(High Court of Australia) The court treated the rule in Rylands v Fletcher as absorbed by the principles of ordinary negligence. The majority were influenced by the difficulties of interpretation and application to which the rule had given rise, the progressive weakening of the rule by judicial decision, by recognition that the law of negligence had been very greatly developed and expanded since Rylands v Fletcher was decided and by a belief that most claimants entitled to succeed under the rule would succeed in a claim for negligence anyway: ‘Where a duty of care arises under the ordinary law of negligence, the standard of care exacted is that which is reasonable in the circumstances. It has been emphasised in many cases that the degree of care under that standard necessarily varies with the risk involved and that the risk involved includes both the magnitude of the risk of an accident happening and the seriousness of the potential damage if an accident should occur . . even where a dangerous substance or dangerous activity of a kind which might attract the rule in Rylands v Fletcher is involved, the standard of care remains ‘that which is reasonable in the circumstances, that which a reasonably prudent man would exercise in the circumstances’: Adelaide Chemical and Fertiliser Co Ltd v Carlyle  64CLR514 at page 523. In the case of such substances or activities, however, a reasonably prudent person would exercise a higher degree of care. Indeed, depending upon the magnitude of the danger, the standard of ‘reasonable care’ may involve ‘a degree of diligence so stringent as to amount practically to a guarantee of safety”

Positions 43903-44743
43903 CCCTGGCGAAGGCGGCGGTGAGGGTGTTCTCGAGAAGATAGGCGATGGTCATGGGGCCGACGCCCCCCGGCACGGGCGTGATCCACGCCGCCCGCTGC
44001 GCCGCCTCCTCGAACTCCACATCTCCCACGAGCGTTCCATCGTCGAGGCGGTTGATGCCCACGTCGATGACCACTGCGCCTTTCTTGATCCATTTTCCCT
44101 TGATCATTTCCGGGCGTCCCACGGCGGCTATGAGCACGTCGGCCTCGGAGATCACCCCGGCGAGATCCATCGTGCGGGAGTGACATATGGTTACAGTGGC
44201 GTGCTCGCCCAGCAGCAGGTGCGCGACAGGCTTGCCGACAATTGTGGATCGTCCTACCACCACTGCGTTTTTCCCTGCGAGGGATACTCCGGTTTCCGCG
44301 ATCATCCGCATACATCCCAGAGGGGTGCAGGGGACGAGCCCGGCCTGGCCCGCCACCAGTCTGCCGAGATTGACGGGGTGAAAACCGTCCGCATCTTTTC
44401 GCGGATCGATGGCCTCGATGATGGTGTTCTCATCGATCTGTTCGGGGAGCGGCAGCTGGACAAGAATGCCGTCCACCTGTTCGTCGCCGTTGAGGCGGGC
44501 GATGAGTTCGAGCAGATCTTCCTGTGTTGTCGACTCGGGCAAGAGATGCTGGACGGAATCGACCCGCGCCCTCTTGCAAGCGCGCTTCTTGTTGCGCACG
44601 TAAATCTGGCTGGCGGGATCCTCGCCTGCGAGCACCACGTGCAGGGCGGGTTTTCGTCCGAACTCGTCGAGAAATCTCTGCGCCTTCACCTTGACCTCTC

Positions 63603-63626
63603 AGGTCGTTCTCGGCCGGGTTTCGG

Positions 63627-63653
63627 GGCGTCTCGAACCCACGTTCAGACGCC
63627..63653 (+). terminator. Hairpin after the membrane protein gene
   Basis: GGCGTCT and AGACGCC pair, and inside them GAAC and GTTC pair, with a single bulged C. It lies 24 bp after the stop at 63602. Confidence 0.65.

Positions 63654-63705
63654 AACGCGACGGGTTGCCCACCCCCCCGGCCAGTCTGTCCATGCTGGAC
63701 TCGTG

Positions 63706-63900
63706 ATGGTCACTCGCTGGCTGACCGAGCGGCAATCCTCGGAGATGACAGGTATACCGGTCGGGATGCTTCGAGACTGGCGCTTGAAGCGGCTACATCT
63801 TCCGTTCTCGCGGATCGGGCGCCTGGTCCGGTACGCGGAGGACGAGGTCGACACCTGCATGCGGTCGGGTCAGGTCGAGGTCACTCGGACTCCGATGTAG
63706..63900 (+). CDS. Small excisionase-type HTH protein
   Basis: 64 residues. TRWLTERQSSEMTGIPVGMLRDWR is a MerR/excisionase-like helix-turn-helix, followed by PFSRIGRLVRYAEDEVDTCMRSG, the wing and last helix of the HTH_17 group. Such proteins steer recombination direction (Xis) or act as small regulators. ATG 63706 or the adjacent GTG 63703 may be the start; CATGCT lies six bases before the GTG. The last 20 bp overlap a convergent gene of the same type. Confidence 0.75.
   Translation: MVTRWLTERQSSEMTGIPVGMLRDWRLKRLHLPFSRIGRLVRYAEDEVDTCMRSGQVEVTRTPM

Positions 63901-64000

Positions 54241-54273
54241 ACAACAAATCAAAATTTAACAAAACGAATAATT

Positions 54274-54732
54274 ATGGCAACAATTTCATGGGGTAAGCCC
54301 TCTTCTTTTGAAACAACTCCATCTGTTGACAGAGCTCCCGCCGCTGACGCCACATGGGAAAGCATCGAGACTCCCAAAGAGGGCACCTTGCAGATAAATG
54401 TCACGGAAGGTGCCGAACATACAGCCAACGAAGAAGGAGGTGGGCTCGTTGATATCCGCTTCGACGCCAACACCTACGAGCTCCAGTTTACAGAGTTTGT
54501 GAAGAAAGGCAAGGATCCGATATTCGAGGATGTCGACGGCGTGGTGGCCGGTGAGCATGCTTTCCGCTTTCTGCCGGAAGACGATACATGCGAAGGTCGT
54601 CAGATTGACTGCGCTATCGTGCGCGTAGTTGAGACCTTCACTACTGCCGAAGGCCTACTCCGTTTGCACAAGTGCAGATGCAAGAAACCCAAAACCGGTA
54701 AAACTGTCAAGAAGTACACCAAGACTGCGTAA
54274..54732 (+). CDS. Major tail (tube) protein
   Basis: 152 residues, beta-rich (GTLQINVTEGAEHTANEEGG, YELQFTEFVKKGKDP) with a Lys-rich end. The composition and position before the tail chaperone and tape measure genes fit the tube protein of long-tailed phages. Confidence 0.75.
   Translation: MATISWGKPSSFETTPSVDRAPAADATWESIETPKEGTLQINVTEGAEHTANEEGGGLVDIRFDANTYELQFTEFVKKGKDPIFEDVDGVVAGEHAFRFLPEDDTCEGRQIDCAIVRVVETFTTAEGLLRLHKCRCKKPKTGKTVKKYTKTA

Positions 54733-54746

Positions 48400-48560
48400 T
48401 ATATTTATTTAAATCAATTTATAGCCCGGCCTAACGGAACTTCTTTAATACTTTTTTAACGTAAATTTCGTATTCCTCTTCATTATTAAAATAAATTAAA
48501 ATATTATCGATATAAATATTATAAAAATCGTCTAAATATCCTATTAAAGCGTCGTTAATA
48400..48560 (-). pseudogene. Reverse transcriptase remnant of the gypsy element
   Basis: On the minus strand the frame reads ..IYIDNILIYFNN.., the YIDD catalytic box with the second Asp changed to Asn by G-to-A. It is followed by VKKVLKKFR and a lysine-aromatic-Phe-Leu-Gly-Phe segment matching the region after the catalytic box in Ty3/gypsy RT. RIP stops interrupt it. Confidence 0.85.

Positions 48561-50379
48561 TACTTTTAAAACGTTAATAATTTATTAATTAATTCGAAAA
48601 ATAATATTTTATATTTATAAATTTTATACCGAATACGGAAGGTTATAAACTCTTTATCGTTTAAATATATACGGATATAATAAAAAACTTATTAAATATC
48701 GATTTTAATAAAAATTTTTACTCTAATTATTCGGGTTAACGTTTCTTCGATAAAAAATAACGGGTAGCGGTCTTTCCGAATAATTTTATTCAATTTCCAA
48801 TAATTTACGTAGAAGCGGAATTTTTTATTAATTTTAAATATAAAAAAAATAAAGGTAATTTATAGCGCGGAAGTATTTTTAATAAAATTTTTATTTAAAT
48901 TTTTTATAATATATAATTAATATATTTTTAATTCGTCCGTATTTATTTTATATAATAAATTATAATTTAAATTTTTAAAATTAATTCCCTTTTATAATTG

120 ALR 42, (1994) 179 CLR 520
Explained – Rylands v Fletcher HL 1868
The defendant had constructed a reservoir to supply water to his mill. Water escaped into nearby disused mineshafts, and in turn flooded the plaintiff’s mine. The defendant appealed a finding that he was liable in damages.
Held: The defendant . .
Cited – Transco plc v Stockport Metropolitan Borough Council HL 19-Nov-2003
Rylands does not apply to Statutory Works
The claimant laid a large gas main through an embankment. A large water supply pipe nearby broke, and very substantial volumes of water escaped, causing the embankment to slip, and the gas main to fracture.
Held: The rule in Rylands v Fletcher . .
Cited – LMS International Ltd and others v Styrene Packaging and Insulation Ltd and others TCC 30-Sep-2005
The claimants sought damages after their premises were destroyed when a fire started in the defendants neighbouring premises which contained substantial volumes of styrofoam. They alleged this was an unnatural use of the land.
Held: To . .
Cited – Stannard (T/A Wyvern Tyres) v Gore CA 4-Oct-2012
The defendant, now appellant, ran a business involving the storage of tyres. The claimant neighbour’s own business next door was severely damaged in a fire of the tyres escaping onto his property. The court had found him liable in strict liability . .
Lists of cited by and citing cases may be incomplete.
Commonwealth, Nuisance, Negligence
Updated: 21 December 2021; Ref: scu.188013